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Khyber Pass
Mountain passes of Afghanistan
The Khyber Railway.
With a Pakistan Railways HGS 2-8-0 at front and rear a charter train climbs the Khyber Pass through a series of zig-zags to gain height.
An advertisement card from 1910 depicting Khaiber Pass.


The Khyber Pass, (also spelled Khaiber or Khaybar; ) (altitude: ) is a mountain pass that links Pakistanmarker and Afghanistanmarker.

Throughout history it has been an important trade route between Central Asia and South Asia and a strategic military location. The summit of the Khyber Pass is inside Pakistan at Landi Kotalmarker and it cuts through the northeastern part of the Safed Koh mountains which themselves are a far southeastern extension of the Hindu Kushmarker range.

History

In some versions of the Aryan migration theory, the Indo-Aryans migrated to India via the Khyber Pass. Recorded invasions through the Khyber begin with the conquests of Darius I and Alexander the Great and also include later Muslim invasions of South Asia, culminating with the establishment of the Mughul Empire from 1526. The British invaded Afghanistanmarker from India and fought three Afghan Wars in 1839-42, 1878-80, and 1919. George Molesworth, a member of the British force of 1919, summarised: "Every stone in the Khyber has been soaked in blood." Rudyard Kipling called it "a sword cut through the mountains."

the north of the Khyber Pass lies the country of the Mullagoris. To the south is Afridi Tirah, while the inhabitants of villages in the Pass itself are Afridi clansmen. Throughout the centuries the Pashtun clans, particularly the Afridis and the Afghan Shinwaris, have regarded the Pass as their own preserve and have levied a toll on travellers for safe conduct. Since this has long been their main source of income, resistance to challenges to the Shinwaris' authority has often been fierce.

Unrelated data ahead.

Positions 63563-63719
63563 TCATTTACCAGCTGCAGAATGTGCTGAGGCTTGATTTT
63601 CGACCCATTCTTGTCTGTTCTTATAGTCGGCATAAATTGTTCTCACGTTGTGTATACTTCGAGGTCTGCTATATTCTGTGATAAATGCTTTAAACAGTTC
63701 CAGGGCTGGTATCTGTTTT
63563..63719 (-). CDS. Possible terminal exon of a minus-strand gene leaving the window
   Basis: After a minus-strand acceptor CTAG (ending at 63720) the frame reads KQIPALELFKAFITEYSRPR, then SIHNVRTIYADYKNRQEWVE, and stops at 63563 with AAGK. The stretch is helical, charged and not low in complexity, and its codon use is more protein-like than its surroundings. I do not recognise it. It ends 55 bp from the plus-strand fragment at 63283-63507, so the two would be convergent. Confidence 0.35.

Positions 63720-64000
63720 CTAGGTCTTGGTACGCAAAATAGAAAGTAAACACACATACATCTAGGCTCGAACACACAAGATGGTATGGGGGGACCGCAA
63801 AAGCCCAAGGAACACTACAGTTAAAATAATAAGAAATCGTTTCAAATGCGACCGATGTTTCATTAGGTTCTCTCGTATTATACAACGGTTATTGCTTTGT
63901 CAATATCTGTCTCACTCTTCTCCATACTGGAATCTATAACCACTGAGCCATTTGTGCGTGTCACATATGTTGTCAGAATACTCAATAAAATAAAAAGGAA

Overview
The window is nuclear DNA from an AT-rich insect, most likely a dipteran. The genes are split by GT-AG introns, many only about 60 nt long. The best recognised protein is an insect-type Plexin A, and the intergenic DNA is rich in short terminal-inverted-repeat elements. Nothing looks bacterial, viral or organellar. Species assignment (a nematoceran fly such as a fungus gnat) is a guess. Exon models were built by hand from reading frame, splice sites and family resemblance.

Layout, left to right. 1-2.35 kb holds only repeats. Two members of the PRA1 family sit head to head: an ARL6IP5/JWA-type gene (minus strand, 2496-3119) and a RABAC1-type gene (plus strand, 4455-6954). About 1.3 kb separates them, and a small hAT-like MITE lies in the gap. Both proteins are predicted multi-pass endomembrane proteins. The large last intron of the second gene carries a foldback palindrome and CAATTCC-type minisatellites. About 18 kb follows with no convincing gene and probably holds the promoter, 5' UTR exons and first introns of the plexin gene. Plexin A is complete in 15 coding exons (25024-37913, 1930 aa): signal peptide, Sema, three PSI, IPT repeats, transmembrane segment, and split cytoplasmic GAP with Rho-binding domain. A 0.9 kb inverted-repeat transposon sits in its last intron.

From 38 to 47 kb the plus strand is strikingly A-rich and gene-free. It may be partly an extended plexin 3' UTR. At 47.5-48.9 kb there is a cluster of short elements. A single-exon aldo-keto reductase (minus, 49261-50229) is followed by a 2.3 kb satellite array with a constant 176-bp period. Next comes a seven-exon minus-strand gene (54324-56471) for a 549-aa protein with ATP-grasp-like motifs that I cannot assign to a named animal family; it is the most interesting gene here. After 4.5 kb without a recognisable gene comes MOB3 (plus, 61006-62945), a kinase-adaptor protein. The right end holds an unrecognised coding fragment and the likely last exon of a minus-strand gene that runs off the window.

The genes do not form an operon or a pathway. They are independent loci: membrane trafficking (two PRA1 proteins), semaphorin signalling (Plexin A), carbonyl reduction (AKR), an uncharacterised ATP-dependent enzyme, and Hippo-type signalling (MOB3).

For strategic reasons, after the First World War the Britishmarker built a heavily engineered railway through the Pass. The Khyber Pass Railway from Jamrudmarker, near Peshawarmarker, to the Afghanmarker border near Landi Kotalmarker was opened in 1925.

The Pass became widely known to thousands of Westerners and Japanese who traveled it in the days of the Hippie trail, taking a bus or car from Kabulmarker to the Afghan border. At the Pakistani frontier post travelers were advised not to wander away from the road, this being the barely controlled Federally Administered Tribal Areasmarker. Then, after customs formalities, a quick daylight drive through the Pass was made. Monuments left by British Army units, as well as hillside forts, could be viewed from the highway.

The area of the Khyber Pass has been connected with a counterfeit arms industry, making various types of weapons known to gun collectors as Khyber Pass Copies, using local steel and blacksmiths' forges.

Current conflicts

During current war in Afghanistan, the Khyber Pass has been a major route for resupplying NATOmarker forces in the Afghan theater of conflict. Recognizing this, the Taliban attempted to choke off the route in late 2008 and early 2009, bringing the Taliban into conflict with the Pakistani government.